Before leaving this topic, I think it may be helpful to explain that plants requiring wet conditions can be, very roughly split into three types. Aquatic plants are those that like to stand in water. Then there are those that prefer damp, but not water-logged, conditions. In my case, I grow Siberian iris, Ligularia, Persicaria and Hostas in what you might call a bog garden. Astilbes and Lobelia Cardinalis would also be candidates for this list. Thirdly, there is an in-between category where the soil is waterlogged or semi-waterlogged – I find a small amount of drainage is necessary so conditions are not stagnant – just the conditions that have benefitted the irises and primulas. There categories are hardly watertight (!) – you need to experiment. As I often say, I have experience but that does not make me an expert

I would wish to add that many plants are quite versatile - primulas, for example. Please do not think you must have a water/bog garden for them to do well. However, they will not tolerate dry conditions. Adding lots of organic matter will help give them the degree of moistness they require. The RHS website is an excellent source of information if you wish to find out about the conditions that different plants require. I intend to plant out some primulas that I have potted up on the edge of the bog garden to see how well they will do there. There was too much rain to do it today

Culinary Department
I sense you have had enough of mud and mire, so to matters culinary. I have previously mentioned that I am in the process of scaling back vegetables in favour of flowering plants. To a lesser extent, that also affects other edibles

Thinking this through, I have been surprised how much fruit you can get from a single plant. Produce does not usually get weighed in Codger’s garden but, as a matter of interest here is the output from a single redcurrant bush (photo right). The scales read 1.2 kg (2lb 10oz) – I think the variety is Jonkheer van Tets (the Dutch again!). By a silly mistake I ended up with two redcurrant bushes – that will become one redcurrant and one blackcurrant this autumn

Gooseberries, a Codger favourite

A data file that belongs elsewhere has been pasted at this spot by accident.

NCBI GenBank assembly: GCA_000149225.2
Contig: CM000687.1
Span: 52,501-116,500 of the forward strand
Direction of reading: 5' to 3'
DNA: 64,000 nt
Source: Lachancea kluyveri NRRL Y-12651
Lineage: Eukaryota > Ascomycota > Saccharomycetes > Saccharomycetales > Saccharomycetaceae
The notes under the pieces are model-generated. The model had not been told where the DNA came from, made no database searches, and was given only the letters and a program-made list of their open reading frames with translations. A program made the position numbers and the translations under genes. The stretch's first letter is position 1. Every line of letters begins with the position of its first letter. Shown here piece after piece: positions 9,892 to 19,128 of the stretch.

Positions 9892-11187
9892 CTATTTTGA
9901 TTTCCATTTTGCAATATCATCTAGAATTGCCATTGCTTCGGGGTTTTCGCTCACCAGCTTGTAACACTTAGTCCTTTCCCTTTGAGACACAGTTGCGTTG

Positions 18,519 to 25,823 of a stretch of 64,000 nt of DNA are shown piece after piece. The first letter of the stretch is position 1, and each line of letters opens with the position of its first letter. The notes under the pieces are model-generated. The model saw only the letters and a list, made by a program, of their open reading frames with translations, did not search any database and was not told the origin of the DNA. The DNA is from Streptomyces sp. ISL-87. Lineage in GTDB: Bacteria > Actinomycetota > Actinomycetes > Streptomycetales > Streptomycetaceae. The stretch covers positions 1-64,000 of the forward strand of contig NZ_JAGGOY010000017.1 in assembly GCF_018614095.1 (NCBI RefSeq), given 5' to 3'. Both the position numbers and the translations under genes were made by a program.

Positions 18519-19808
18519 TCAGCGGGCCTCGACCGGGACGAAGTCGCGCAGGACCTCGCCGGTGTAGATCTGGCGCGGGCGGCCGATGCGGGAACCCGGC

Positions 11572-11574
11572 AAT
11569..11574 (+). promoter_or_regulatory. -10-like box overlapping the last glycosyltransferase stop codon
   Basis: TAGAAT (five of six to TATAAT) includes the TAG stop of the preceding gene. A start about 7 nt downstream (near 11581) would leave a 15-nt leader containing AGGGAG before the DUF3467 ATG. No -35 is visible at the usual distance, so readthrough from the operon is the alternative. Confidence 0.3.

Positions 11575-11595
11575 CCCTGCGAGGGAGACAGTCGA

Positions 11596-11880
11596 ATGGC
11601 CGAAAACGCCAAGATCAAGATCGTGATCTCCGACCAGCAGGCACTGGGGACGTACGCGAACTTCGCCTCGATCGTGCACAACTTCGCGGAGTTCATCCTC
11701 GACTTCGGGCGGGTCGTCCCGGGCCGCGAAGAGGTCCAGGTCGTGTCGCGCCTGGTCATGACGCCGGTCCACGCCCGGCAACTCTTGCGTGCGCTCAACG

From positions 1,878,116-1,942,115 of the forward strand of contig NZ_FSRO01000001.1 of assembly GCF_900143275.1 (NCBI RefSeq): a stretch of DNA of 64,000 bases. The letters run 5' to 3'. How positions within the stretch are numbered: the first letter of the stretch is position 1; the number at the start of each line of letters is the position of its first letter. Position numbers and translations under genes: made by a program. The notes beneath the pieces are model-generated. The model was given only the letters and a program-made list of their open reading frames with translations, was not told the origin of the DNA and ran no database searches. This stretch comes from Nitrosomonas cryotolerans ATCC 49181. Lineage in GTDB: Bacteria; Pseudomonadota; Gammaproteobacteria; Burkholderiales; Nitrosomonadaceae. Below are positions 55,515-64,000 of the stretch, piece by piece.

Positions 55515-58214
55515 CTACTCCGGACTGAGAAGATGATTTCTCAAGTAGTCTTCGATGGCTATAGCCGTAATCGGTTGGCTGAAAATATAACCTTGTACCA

Once again, our gooseberries look good this year. They certainly taste as good as ever. We have the one bush – it produces a good crop most years, though quite old now. Yes, I have a liking for stewed fruit

The humble gherkin
During the early lockdown seed shortage I could not get cucumber seed so settled for a couple of packets of gherkin seed. Do you know, I think they taste better?

A bit of research throws up a peculiar British preoccupation with the long, thin version of the cucumber. Remember that nonsense about EU regs and straight cucumbers? Most nations seem pretty happy with the chubby gherkin in its multitudinous forms

Result of exhaustive research
This photograph (left) shows the result of my exhaustive search for information on this topic. You will notice that the skin needs to be removed - but they are fine without being pickled (and fine if they are). And they actually taste of more than just water which is reckoned to be 95% of the content. Long live the gherkin!

Hanging out somewhere in Tipton
Hanging baskets
As we bring today's post to a close, allow me to remind you that we have a few hanging baskets available

At the moment you have a choice - Busy Lizzie or Lobelia in several colours

As usual get in touch if you are interested in these - or about any other the plants looking for good homes and gardens

Until Friday ...

… best wishes from Garden Codger

We went to press on Monday having just heard about the homecall of Edwin Orton, founder of BCM. Since then Wes Erpen, the BCM Chief Executive has written about Edwin here